Everyone is already using their sunscreen daily - right? Great.
But are you sure that you really know how much to use, when to use it, how it works and how long it lasts?
We will guide you through the basics of sunscreen and throw in a few fun sunscreen facts to wow your friends at your next beach outing.
Apply sunscreen every day.
Even on the days that you are planning on being mostly inside - over time those little bits of exposure walking to the car or getting the mail add up.
The chemicals in sunscreen only work when they are absorbed into the skin, and this can take 15 minutes. So, apply and wait a little before heading out.
Don’t forget to cover all your exposed skin!
We are talking about the easily missed ears, neck, and hands.
And let’s not forget an SPF lip balm!
Throw some shade - in a good way.
The shade is your friend and can significantly reduce the amount of UV rays that reach you.
Embrace the beach cover-up.
Throw on a loose long-sleeved cover-up once you know you have had enough sun. Your skin will thank you later.
Sunglasses are your friend.
The delicate skin around your eyes can be easily damaged by UV rays. And attempting to apply sunscreen closely around your eyes can be a stinging mess.
Wear a large pair of sunglasses when in a sunny situation and your eye skin will be mostly taken care of.
Let’s be honest here - tanning is really just lightly burning and does cause some skin damage that will far outlast that tan.
Avoid intense tanning and burns at all costs for healthier skin in the long run.
In 1938 German inventor Franz Greiter got a sunburn at Piz Buin.
This prompted the innovator to develop his Gletscher Crème, or “Glacier Creme”, and sunscreen was invented.
This concoction only delivered 2 SPF of protection.
The company made to sell the stuff was named Piz Buin - after the place that Franz got his eureka moment sunburn.
Sunscreen works by covering your skin in organic and inorganic particles that essentially play goalie with those UV-A and UV-B rays.
Inorganic particles, like zinc oxide, give sunscreen its white color and they reflect or scatter the rays.
Organic particles, like the synthetic carbon-based components, absorb the UV rays and generally convert the energy into heat.
Most people only apply about 25-50% of the recommended amount of sunscreen.
For your face - Aim for a blob of sunscreen about the size of a nickel.
For your body - You need WAY more than you think. Aim for a shot glass-sized amount of the stuff.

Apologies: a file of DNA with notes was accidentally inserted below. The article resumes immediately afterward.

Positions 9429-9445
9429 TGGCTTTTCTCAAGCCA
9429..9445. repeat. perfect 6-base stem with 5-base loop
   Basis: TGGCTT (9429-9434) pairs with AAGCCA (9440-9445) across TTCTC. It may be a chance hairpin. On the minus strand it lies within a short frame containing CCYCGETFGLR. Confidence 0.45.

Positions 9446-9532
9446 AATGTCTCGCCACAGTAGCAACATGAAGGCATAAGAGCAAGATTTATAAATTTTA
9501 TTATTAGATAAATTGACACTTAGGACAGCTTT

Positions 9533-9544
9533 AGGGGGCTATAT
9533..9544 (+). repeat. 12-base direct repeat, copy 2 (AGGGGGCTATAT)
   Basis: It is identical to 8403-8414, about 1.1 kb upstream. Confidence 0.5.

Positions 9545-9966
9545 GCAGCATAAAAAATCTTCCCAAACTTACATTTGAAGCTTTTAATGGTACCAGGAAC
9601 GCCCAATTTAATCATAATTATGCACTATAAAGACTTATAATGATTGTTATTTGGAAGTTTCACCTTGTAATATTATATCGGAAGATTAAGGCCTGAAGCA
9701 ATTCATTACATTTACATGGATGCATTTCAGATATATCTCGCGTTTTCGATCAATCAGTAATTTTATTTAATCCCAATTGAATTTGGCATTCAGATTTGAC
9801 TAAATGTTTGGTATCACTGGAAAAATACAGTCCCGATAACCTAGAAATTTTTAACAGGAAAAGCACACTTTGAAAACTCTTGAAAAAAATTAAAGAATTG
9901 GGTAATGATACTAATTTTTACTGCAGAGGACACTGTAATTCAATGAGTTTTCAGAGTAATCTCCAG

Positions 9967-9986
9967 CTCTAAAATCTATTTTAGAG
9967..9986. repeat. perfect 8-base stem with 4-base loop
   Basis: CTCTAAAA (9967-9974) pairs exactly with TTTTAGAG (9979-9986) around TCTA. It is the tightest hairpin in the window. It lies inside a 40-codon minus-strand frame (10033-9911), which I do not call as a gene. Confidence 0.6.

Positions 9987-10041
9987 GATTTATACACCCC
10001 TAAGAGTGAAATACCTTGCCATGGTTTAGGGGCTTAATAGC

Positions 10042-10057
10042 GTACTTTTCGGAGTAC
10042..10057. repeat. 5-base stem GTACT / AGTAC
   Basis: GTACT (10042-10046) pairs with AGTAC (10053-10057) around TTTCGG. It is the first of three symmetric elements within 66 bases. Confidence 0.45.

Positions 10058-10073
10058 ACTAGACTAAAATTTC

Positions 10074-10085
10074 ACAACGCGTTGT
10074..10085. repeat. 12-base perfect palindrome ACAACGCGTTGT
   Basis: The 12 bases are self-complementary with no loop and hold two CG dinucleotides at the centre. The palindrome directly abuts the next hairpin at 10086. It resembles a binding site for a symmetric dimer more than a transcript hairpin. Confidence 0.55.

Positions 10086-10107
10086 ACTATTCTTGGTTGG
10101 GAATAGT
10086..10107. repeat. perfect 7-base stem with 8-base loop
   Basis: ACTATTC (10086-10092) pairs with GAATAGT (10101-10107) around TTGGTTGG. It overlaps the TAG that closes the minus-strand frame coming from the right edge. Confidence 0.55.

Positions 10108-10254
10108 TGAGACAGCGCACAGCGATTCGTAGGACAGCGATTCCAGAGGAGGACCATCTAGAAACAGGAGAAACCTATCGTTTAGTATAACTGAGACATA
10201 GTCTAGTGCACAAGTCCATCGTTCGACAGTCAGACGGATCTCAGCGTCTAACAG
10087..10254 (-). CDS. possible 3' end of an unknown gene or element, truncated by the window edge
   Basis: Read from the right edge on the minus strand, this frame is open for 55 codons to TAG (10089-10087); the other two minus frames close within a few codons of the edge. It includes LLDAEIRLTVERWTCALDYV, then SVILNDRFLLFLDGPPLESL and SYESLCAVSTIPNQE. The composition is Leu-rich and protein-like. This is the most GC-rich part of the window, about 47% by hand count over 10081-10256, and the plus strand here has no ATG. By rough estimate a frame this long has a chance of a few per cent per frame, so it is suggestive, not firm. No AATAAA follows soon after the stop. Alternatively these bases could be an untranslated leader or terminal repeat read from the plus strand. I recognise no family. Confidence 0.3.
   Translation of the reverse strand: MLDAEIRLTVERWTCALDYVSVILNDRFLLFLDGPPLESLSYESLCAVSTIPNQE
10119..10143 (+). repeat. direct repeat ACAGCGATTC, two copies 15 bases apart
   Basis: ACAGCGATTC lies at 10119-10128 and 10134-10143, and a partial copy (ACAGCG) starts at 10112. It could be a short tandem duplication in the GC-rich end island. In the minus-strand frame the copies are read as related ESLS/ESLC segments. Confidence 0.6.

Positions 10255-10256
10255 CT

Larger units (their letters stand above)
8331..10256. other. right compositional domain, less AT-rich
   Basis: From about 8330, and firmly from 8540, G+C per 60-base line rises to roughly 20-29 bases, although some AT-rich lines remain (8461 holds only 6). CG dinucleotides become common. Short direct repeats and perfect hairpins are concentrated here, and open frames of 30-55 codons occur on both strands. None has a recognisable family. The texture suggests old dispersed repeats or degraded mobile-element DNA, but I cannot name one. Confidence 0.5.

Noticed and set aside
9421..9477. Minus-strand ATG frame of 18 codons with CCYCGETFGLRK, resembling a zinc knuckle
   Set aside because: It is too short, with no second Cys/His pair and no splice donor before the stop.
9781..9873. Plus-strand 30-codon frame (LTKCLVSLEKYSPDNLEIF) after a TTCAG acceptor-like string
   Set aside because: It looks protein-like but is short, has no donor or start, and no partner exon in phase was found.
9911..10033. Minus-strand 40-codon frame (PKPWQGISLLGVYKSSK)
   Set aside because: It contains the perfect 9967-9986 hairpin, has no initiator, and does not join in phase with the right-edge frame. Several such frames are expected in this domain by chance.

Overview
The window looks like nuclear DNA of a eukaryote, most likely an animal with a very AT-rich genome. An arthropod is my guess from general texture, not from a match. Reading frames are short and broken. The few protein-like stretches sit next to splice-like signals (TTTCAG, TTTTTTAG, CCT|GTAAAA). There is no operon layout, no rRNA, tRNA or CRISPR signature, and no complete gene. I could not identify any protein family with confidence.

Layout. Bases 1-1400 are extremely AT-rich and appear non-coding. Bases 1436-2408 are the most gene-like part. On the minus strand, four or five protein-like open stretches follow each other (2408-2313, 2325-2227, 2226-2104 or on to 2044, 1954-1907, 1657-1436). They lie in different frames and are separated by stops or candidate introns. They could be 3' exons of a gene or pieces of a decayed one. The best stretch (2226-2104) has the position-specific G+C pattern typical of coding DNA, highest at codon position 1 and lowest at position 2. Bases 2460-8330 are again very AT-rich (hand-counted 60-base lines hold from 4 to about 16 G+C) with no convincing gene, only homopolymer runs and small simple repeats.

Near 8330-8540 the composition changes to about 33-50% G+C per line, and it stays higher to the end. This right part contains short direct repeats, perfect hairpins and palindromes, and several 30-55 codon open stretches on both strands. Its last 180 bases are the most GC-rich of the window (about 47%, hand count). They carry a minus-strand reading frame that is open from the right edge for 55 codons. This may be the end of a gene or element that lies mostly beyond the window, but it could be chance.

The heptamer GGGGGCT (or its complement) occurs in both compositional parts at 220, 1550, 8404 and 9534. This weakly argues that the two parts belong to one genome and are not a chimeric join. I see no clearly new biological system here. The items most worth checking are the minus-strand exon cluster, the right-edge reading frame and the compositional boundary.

SPF stands for Sun Protection Factor.
And, while you think you know what that means, you may be surprised!
SPF does not mean the amount of TIME that you can be in the sun longer than without sunscreen.
SPF is a measure of how much solar energy is needed to burn you with sun protection applied relative to the amount of solar energy needed to burn you without sun protection applied.
This would be calculated based on many factors including: time of day, location, cloudiness, how much sunscreen you applied, if you went swimming, and your current complexion.
Please don’t try to calculate this out with a sandy calculator at the beach…
Just aim for at least SPF 30 (Much higher if you are paler - personally, I am no stranger to a 100 SPF) and you should be good.
How long sunscreen will last on your skin depends on if you are sweating, if there is something rubbing against your skin (like a pool float), or if you are swimming.
As a general rule of thumb:
Re-apply every 2 hours.
Re-apply immediately after sweating or swimming.
Some sunscreen will come with an expiration date printed on the bottle, this may mean that past that point the chemicals have degraded and are not providing you with the same protection as a new bottle.
In this situation, Mayo Clinic advises that you skip the risk and toss the bottle.
If you have a bottle that does not have a date, you can still confidently use it for up to 3 years - as the FDA requires manufacturers to make sure sunscreens remain at full potency for at least 3 years.
Some medications can increase your sensitivity to the sun and its effects.
Sunscreen is key if you are on one of these medications!
The most common ones are certain antibiotics, blood pressure drugs, cholesterol drugs, and NSAIDs.
Go here for the full list of sun sensitizing medications.
Also included are certain skin and beauty products that contain retinoids.
Our Tretinoin products fall into this retinoid category, so be sure to have your sunscreen handy if you are using the following:
Apply sunscreen every day and everywhere!
Give sunscreen 15 minutes to “soak in.”
Cover up with clothing, sunglasses, and get in the shade if possible.
German inventor Franz Greiter invented a 2 SPF sunscreen in 1938.
Sunscreen works by reflecting those UV rays or converting their energy to heat.
Use a nickel-sized amount for your face, and a shot glass-sized amount for your body.
SPF stands for Sun Protection Factor, and is calculated based on time of day, location, weather, and your skin tone, among others.
Apply sunscreen every 2 hours, or directly after sweating or swimming.
Toss your old sunscreen after the printed expiration date, or after 3 years.
Apply sunscreen if you are on medications that make you more sensitive to the sun.